Research investments bring potential cancer treatments one step closer

New investments are accelerating an innovative approach to discovering potential cancer treatments that was developed at the University of Michigan Life Sciences Institute.

Resonant Therapeutics, a Houston, Texas-based company, is sponsoring ongoing work in the lab of LSI faculty member Stephen J. Weiss, M.D., to develop and test cancer antibodies using a 3-D platform that replicates the native environment of cancer cells in the body. This unique model increases the likelihood that drugs that stop the growth of tumor cells in the lab will also stop cancer growth in patients.

The technique also allows potential cancer treatments to be discovered in a fraction of the time needed for more traditional methods. Findings from the approach were first published in the Proceedings of the National Academy of Sciences in 2014.

Several novel therapeutic antibodies that target molecules involved in cancer metastasis have advanced through early-stage experiments and proven highly effective in blocking cancer metastasis in mouse models.

The Resonant-sponsored research is examining antibodies linked to ovarian cancer and one of the deadliest forms of breast cancer, known as triple-negative breast cancer. Antibodies found to display anti-cancer properties in the lab will then be tested in mouse models. And the most successful antibodies will be further investigated and tested, a key step toward human clinical trials.

The research was initially supported by the LSI’s Innovation Partnership, a program conceived of and designed by the LSI’s Leadership Council, which infuses promising projects with funding and expertise from leaders in the top ranks of business, venture capital, and the biomedical industry.

"This discovery by the Weiss lab was research that required non-traditional funding to transition their work out of the lab and on a path toward patients," says Roger Newton, Executive Chairman and Chief Scientific Officer of Esperion Therapeutics and member of the LSI Leadership Council. "Through the Innovation Partnership, the institute was able to conduct the experiments necessary to attract external support."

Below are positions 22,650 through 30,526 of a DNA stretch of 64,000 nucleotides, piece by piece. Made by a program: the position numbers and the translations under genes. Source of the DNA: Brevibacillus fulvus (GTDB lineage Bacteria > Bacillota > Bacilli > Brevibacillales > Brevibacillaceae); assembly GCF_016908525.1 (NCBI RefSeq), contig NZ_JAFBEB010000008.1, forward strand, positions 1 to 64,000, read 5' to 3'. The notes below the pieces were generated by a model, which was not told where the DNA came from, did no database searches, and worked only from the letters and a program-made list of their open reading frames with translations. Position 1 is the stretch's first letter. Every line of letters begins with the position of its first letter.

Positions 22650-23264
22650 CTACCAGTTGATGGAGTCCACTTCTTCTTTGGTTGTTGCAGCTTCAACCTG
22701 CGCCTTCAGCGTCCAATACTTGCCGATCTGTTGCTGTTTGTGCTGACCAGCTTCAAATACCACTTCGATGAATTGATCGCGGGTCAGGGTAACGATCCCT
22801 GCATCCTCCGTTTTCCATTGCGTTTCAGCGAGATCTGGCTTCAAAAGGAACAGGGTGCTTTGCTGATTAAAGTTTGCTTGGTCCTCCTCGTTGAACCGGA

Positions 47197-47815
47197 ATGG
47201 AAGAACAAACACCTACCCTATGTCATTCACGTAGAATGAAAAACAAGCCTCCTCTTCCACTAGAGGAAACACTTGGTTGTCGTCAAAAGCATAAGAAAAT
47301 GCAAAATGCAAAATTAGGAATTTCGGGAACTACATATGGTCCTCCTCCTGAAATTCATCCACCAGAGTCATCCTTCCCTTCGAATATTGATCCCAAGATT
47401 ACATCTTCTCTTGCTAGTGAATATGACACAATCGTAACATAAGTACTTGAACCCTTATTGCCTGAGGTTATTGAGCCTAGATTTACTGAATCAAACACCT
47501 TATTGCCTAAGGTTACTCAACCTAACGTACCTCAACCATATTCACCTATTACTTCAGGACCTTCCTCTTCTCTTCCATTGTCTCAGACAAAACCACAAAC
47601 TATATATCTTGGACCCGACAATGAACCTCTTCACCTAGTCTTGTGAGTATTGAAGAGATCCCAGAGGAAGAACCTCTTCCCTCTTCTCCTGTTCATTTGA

Other partners from across the university were important players in moving the research forward.

For example, the project was the subject of a Ross School Multidisciplinary Action Project (MAP). A group of MBA students from Ross created a business and commercialization plan as a model to help bring the antibodies to market. Based in part on their work, and with assistance from the U-M Office of Tech Transfer, a funding partner was ultimately identified, and a sponsored research agreement and licensing agreement was reached.

Additionally, in October, 2015, the Regents of the University of Michigan approved an investment by the university in Resonant under the MINTS (Michigan Investment in New Technology Startups) initiative, which was started by former U-M President Mary Sue Coleman primarily to invest in technologies that originated in faculty labs. Under MINTS, the university reaps the benefits of its initial investment when a company either is acquired or goes public.

“The platform continues to produce exciting possibilities across several types of cancer as well as yielding insights into the underlying biology of metastasis,” says Weiss, a professor of internal medicine and oncology at the U-M Medical School, and interim director of the LSI. “We’re extremely grateful that the LSI and U-M have innovative funding and support programs to help promising experimental ideas gain the traction they need to accelerate their development and potential for impact on human health.”

share this